From: John Grigg (email@example.com)
Date: Mon Jan 07 2002 - 05:40:14 MST
This is a great post by Mike Darwin on the harrowing situation people interested in cryonics can find themselves when very dependant on government aid.
Date: Sun, 6 Jan 2002 22:49:05 EST
Subject: Spend Down
Driven from the Pack asks:
> Does anyone have any comments on the possible impact
> of life insurance policies as noted above?
> How about in the case where the cryo org (e.g., Alcor)
> "owns" the policy, but the cryonicist makes the
The problem Jan Cotzee describes is very real and it does apply to the
elderly. In fact, $2,000 in assets are allowed to be retained by Medicare,
but no more. You must spend down to this level of assets before government
financial assistance will kick in.
If you intend to transfer assets to avoid spend down this must have been done
TWO YEARS prior to the start of the illness that causes government assistance
to become necessary. Otherwise, as Jan points out, ALL assets can and likely
will be seized, including insurance money. Further, persons receiving assets
to avoid spend down may have their own assets seized or wages garnished.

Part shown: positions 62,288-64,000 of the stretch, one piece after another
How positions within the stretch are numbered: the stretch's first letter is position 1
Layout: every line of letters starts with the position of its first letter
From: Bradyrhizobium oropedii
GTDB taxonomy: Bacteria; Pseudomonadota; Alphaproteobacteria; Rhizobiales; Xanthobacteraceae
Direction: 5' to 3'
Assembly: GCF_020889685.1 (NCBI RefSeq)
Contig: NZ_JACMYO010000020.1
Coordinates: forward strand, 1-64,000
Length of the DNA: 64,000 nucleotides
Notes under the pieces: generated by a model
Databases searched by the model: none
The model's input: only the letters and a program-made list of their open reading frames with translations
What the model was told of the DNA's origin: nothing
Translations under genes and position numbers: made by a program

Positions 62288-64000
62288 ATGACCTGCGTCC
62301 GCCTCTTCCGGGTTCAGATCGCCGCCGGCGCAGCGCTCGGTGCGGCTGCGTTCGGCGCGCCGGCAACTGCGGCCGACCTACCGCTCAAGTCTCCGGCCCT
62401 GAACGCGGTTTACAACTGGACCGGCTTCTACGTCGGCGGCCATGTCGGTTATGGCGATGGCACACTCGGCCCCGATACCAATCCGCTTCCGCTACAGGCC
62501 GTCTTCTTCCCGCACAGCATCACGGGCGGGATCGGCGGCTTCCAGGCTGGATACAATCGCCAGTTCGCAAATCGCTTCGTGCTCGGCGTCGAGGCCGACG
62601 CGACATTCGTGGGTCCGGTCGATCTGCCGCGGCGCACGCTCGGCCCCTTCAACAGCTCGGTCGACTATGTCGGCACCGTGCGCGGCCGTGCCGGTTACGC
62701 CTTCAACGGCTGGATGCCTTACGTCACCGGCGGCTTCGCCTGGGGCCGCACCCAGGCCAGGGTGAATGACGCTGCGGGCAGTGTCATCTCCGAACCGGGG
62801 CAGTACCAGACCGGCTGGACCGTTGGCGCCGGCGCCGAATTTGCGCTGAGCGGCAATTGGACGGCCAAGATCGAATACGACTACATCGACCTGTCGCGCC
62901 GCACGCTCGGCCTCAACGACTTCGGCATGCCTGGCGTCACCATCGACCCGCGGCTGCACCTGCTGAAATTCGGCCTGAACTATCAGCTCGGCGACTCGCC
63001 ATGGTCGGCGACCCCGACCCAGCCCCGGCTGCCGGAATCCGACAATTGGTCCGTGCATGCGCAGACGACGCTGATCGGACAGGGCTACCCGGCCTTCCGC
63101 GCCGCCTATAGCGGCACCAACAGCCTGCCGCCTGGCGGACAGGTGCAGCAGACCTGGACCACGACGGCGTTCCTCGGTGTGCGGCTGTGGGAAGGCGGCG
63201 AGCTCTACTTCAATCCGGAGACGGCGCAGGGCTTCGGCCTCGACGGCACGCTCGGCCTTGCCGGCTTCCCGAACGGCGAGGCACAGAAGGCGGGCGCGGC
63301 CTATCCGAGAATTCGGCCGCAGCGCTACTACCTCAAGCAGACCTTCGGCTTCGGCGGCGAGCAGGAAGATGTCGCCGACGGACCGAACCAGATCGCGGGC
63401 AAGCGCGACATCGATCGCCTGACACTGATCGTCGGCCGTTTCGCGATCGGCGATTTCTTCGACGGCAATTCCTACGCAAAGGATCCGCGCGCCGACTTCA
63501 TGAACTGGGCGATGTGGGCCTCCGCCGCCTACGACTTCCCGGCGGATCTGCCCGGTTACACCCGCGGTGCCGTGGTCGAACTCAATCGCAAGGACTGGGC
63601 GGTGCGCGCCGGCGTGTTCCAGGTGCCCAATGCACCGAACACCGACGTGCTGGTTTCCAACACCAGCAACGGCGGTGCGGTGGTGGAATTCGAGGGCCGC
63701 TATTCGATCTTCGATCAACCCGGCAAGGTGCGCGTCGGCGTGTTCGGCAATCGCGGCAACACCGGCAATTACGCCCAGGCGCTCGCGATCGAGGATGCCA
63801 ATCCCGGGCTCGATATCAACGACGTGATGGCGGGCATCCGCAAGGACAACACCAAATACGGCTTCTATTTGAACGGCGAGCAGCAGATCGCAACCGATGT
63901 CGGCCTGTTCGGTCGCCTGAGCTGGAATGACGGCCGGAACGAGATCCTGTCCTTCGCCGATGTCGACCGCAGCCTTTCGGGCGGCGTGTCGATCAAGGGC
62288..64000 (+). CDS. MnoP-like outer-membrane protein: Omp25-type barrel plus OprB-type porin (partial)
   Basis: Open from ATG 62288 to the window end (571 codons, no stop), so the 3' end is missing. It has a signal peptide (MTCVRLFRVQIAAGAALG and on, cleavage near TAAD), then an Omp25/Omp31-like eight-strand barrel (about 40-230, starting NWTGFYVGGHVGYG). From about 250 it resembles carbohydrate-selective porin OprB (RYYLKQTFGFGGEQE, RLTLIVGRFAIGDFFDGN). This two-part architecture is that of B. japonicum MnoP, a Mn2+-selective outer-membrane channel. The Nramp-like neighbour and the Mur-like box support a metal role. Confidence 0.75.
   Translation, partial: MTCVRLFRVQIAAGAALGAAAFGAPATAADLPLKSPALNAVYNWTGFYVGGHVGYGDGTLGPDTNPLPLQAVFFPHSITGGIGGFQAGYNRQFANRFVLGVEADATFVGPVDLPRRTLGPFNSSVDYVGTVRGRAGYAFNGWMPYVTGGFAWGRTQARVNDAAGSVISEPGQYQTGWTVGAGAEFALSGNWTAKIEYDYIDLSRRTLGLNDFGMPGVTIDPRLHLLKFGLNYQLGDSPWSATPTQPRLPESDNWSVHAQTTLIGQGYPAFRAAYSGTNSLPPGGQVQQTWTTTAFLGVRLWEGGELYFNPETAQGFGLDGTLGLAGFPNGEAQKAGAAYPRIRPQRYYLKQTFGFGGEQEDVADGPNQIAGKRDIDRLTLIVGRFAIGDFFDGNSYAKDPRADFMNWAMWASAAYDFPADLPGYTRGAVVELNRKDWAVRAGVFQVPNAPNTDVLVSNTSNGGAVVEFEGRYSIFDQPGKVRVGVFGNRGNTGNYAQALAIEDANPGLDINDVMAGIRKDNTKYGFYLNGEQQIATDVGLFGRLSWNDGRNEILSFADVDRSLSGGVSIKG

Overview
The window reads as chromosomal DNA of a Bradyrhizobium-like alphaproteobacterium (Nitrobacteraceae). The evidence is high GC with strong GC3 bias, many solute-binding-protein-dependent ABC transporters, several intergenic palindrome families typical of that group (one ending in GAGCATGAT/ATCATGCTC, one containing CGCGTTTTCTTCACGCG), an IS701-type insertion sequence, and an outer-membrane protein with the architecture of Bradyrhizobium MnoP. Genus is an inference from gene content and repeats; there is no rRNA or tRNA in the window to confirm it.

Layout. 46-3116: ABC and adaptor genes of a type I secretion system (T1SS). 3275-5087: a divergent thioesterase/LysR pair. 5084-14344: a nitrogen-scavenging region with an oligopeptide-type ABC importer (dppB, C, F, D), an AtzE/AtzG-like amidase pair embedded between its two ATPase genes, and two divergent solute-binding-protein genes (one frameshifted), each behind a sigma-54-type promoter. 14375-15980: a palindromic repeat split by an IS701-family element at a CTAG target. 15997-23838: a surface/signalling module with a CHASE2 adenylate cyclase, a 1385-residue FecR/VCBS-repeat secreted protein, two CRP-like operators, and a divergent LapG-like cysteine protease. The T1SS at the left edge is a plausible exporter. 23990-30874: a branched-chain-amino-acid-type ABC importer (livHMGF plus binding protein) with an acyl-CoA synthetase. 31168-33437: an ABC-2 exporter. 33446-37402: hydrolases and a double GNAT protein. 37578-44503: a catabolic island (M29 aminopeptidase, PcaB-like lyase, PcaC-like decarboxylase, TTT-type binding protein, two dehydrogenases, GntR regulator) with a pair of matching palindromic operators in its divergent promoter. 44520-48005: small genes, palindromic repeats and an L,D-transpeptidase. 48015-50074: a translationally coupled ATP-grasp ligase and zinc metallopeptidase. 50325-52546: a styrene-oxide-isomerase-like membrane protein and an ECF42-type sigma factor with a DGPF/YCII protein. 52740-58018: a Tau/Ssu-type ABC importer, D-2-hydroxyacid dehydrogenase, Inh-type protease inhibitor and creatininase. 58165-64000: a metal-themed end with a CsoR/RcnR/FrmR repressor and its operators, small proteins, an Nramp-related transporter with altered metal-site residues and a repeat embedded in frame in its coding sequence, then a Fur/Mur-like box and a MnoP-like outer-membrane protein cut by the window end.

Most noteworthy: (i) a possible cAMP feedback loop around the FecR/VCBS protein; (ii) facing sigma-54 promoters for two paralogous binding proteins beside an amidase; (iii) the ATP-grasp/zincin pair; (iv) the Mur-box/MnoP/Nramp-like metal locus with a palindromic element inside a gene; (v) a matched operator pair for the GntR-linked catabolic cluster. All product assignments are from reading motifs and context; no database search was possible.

If Alcor or your cryonics society owns your policy *and there is no buy back
agreement* then you can escape asset seizure and spendown if the transfer was
made 2 years before the illness... If you have executed a buyback agreement
then the insurance is fair game for the government. If any attorney tells you
otherwise, they are mistaken. I discussed this issue with HHS and California
DHS officials repeatedly. A buy-back agreement is a tactic that has been used
for insurance and other assets in similar contexts (including prepaid funeral
arrangements) and has been found to violate the law. The assets will be
confiscated if they are discovered. This might even happen after
cryopreservation has occurred for several years. It happens routinely to
families who have made such transfers and the Feds or State officials find
out within the status of limitations (which is, I believe, 5 years, possibly
The IRS can seize any assets at any time for taxes owed, including insurance,
even after the death benefit has been paid. They are quite ruthless about
this; I've seen it done several times in non-cryonics situations. (It pays to
investigate the tax status of the person you got a bequest from before you
This kind of tactic used to be less common, however due to drug laws and
tightened control over all aspects of banking and money handling the IRS and
the Feds in general can track every dollar and every asset. They are getting
remarkably good at this.
I have a fair amount of experience in this area (recent) because of friends
with HIV who are in support groups and because I am in a support group for
SOs of people with terminal illnesses. You learn a lot by listening to the
horror stories of others. Also, the social workers are very helpful in
providing detailed information, and additional first hand horror stories.
Big Brother is definitely here, NOW.
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